Enron’s Quid Pro Quo

We all know how money corrupts politics: campaign dollars buy access to powerful elected officials. Out of the access come sweetheart deals uniquely benefitting the contributor, often written by the contributor’s own staff. Sometimes these deals take the form of procurement, such as government contracts for $600 toilet seats or Jesse Jackson outreach grants. Other times, they disrupt markets and create monopolies or near-monopolies. On this week’s McLaughlin Group, the always-humble Dr. connects the dots between Enron contributions to the Clinton campaign and the Kyoto Treaty.

Kyoto uniquely disadvantages the US, aside from what you think about global warming, because it sets pollution ceilings at artificial levels. The UK merely has to stay below the level they were at before they switched from coal to gas for most electricity; Germany has to stay below their level immediately following unification, when much of their electricity was generated by East German coal plants now de-commissioned. But levels for the US penalize us for a relatively cleaner system of generation.

Kyoto would require the US to shut down all of our coal-fired plants and replace them with the only politically correct and practical alternative, natural gas. And guess who was the leader in natural gas-fired electrical plants? Bingo, it was Enron, and evidence suggests they were heavily involved with pushing Clinton and Gore in the Kyoto direction before, during, and after the writing of the treaty.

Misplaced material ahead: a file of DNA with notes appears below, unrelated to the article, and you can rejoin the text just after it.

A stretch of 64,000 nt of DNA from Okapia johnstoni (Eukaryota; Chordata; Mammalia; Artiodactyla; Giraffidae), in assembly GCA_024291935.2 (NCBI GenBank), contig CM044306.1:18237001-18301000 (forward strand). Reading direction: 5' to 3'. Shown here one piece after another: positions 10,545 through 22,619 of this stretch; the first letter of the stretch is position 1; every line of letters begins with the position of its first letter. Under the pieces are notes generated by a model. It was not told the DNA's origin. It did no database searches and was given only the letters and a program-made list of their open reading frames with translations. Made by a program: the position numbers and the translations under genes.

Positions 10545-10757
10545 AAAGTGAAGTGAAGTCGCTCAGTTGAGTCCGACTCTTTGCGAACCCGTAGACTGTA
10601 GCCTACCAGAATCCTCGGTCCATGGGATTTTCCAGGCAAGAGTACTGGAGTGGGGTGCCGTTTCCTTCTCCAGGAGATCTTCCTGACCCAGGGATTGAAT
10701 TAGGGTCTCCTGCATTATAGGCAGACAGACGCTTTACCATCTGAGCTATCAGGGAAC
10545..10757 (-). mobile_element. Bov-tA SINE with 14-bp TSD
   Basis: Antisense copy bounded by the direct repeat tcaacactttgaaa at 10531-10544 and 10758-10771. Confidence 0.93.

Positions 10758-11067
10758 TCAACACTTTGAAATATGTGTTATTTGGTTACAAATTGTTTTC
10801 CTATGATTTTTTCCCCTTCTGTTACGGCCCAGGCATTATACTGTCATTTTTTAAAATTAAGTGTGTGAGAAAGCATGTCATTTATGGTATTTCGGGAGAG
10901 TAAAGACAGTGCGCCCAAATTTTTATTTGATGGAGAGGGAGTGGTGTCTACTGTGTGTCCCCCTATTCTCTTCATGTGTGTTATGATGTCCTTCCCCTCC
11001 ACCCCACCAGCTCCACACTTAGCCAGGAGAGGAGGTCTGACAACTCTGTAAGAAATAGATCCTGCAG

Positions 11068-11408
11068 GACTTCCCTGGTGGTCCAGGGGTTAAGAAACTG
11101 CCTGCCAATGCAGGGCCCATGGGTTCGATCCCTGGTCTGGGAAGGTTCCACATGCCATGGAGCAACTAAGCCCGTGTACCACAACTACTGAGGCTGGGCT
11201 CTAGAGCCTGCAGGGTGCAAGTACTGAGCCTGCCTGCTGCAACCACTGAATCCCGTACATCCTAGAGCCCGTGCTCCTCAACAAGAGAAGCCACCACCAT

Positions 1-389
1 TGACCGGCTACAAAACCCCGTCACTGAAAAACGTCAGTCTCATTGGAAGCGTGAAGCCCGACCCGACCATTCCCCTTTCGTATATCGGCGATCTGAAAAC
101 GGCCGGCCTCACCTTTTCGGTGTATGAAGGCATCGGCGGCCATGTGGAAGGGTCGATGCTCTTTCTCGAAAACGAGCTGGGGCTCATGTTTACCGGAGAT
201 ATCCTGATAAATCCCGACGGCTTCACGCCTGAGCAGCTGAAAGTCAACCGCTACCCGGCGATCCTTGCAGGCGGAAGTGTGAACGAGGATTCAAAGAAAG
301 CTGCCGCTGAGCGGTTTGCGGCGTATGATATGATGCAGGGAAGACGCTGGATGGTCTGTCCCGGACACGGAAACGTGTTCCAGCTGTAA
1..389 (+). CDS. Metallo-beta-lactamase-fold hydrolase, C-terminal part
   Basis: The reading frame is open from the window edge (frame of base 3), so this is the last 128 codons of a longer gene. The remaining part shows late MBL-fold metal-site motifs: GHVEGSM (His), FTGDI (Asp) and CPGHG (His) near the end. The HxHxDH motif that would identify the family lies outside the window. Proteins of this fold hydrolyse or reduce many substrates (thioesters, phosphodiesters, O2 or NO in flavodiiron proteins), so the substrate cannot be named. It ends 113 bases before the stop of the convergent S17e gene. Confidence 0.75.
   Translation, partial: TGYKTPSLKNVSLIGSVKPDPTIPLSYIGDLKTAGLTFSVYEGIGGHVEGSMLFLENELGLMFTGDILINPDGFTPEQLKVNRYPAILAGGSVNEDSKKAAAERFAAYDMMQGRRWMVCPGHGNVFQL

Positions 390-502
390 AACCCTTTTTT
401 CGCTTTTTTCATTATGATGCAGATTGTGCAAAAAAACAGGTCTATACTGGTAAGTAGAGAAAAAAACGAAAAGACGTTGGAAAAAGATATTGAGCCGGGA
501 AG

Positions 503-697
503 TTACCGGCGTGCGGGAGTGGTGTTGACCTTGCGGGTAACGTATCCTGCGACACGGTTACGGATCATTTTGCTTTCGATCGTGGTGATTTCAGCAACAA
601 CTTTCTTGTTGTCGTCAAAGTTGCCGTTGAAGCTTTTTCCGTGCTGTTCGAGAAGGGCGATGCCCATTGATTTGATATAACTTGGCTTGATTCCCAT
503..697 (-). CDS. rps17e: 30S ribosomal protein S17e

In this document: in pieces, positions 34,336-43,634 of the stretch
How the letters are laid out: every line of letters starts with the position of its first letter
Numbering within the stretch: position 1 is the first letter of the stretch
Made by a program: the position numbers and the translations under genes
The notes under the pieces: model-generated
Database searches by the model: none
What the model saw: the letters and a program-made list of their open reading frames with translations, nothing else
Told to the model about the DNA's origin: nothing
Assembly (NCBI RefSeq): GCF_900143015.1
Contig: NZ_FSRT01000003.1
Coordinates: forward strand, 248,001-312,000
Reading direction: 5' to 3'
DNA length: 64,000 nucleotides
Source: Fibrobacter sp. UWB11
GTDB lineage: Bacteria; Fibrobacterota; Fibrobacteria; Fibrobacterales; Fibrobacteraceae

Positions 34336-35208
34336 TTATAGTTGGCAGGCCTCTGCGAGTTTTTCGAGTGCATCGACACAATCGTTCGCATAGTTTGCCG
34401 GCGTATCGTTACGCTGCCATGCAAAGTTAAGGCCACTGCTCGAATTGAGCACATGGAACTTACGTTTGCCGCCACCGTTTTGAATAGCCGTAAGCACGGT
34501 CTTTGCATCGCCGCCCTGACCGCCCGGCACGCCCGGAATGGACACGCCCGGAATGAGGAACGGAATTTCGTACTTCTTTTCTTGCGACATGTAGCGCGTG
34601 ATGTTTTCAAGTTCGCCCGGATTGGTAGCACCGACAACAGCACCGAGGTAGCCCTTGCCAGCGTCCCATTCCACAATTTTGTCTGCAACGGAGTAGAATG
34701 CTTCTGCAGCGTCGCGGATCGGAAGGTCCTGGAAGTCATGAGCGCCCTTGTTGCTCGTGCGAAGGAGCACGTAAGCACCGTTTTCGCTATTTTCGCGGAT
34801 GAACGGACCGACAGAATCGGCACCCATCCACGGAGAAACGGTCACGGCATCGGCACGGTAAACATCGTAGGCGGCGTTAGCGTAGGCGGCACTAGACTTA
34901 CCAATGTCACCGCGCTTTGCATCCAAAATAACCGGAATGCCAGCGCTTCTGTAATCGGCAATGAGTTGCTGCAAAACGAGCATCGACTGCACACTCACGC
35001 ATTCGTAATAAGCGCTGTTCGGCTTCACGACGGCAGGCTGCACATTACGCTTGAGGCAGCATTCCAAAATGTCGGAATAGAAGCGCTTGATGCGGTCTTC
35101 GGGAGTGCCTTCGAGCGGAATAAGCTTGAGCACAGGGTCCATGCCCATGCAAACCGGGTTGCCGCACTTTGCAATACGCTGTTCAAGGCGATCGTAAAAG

Kyoto also creates a trans-national system of trading in pollution credits, something Enron was uniquely well-positioned to do. Smoking-gun Company memos touted the benefits that the Kyoto Treaty would bring to Enron

So why fixate on small fry like Paul Krugman when the most massive assault on the American standard of living is staring you right in the face? Wake up, Andrew Sullivan and Virginia Postrel, and smell the money. The Big Money.

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